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We discuss how graph networks can support relational reasoning and combinatorial generalization, laying the foundation for more sophisticated, interpretable, and flexible patterns of reasoning.As a companion to this paper, we have released an open-source software library for building graph networks, with demonstrations of how to use them in practice.
Our work presents a foundation for assessing the impact of homophilic and heterophilic behaviour on minorities in social networks.
Social networks are comprised of individuals with a variety of attributes, such as race, age, educational background, or gender.
IBM Research is tackling some of AI's greatest challenges.
Our scientists and engineers focus on fundamental scientific breakthroughs to help guide the advancement of AI.
We devise a social network model with tunable homophily and group sizes, and demonstrate how the degree ranking of nodes from the minority group in a network is a function of (i) relative group sizes and (ii) the presence or absence of homophilic behaviour.
We provide analytical insights on how the ranking of the minority can be improved to ensure the representativeness of the group and correct for potential biases.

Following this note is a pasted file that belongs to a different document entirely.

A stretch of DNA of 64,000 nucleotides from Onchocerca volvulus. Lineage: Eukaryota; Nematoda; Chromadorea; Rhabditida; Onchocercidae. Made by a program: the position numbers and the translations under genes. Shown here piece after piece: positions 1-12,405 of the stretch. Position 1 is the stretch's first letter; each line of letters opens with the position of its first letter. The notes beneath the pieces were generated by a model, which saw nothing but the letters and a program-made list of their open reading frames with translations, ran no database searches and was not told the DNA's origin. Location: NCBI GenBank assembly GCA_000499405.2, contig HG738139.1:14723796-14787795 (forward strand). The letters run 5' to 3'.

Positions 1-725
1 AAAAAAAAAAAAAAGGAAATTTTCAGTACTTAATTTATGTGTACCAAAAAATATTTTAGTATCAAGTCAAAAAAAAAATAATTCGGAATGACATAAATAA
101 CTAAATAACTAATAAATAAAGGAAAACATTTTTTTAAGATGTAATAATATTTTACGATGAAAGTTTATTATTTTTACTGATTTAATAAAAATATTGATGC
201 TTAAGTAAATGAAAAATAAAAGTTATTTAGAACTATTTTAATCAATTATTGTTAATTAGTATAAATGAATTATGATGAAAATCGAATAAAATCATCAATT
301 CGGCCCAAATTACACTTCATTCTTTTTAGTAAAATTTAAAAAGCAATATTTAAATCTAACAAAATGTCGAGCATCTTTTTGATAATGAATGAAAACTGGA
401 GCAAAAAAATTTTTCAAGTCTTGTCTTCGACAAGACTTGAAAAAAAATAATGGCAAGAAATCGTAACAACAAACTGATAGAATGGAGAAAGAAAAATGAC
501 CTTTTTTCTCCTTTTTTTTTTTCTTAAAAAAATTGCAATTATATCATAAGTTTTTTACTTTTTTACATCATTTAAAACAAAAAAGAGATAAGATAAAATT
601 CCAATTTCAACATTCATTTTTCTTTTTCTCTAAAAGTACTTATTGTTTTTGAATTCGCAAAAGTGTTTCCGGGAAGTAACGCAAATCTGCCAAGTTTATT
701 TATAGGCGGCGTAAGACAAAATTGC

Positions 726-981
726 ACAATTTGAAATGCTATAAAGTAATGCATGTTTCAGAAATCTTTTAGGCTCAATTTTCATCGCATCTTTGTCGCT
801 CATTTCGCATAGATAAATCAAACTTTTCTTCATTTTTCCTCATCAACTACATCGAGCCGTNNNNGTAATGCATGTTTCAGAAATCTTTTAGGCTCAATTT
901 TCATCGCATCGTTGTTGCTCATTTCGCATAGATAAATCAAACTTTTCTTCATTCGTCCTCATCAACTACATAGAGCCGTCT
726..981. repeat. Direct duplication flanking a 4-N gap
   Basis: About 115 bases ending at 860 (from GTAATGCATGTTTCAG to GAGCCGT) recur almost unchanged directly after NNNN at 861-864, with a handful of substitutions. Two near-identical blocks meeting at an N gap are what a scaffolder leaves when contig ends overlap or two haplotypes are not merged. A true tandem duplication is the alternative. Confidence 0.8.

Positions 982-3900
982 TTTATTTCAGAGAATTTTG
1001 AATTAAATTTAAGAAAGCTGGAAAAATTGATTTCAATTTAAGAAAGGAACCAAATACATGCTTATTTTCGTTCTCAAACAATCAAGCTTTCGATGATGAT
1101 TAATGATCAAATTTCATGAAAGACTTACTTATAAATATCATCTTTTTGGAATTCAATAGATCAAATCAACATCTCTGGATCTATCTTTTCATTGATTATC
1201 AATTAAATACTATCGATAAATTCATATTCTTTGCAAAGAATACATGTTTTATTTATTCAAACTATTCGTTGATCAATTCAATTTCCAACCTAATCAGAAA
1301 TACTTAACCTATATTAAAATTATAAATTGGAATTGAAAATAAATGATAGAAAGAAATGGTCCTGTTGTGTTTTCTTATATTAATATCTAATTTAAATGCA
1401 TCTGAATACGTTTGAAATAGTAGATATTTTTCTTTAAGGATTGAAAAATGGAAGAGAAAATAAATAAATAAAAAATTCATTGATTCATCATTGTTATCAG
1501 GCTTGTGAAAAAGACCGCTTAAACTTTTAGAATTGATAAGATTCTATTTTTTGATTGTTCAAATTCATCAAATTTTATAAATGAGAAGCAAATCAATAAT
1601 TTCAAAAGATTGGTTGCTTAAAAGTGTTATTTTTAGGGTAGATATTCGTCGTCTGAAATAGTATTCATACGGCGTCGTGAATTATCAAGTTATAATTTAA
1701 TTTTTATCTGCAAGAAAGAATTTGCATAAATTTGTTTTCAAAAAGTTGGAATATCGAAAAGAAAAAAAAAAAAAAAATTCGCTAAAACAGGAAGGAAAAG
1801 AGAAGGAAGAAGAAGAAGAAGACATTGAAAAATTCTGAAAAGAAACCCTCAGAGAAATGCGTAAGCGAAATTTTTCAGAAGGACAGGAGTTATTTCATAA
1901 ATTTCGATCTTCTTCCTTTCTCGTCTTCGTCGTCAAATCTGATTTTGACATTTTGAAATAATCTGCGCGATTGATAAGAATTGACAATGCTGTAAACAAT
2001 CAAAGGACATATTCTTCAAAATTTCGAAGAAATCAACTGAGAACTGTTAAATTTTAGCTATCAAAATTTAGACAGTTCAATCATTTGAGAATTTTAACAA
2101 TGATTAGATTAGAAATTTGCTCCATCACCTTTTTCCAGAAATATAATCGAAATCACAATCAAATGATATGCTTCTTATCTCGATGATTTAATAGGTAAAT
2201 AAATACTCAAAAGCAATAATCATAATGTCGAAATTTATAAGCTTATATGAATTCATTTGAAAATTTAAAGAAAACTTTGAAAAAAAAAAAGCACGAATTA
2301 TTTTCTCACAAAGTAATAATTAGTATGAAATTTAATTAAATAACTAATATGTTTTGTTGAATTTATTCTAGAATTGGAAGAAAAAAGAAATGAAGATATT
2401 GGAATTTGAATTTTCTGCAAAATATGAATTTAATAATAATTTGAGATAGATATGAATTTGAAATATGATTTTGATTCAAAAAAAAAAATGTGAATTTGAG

It is thus fundamental to understand the effect of group sizes and the different mechanisms of tie formation on the ranking of minorities in social networks.
In this study, we focus on two main mechanisms for the formation of ties: homophily, and systematically study how relative size differences between groups in social networks, with various levels of homophily, impact the ranking of nodes in synthetic and real-world networks.
In recent years, models have been proposed that consider homophily.
We build on these models by systematically exploring the parameter range for homophily and group size differences and offer analytical and empirical evidence on the emergent properties of networks and the ranking of groups.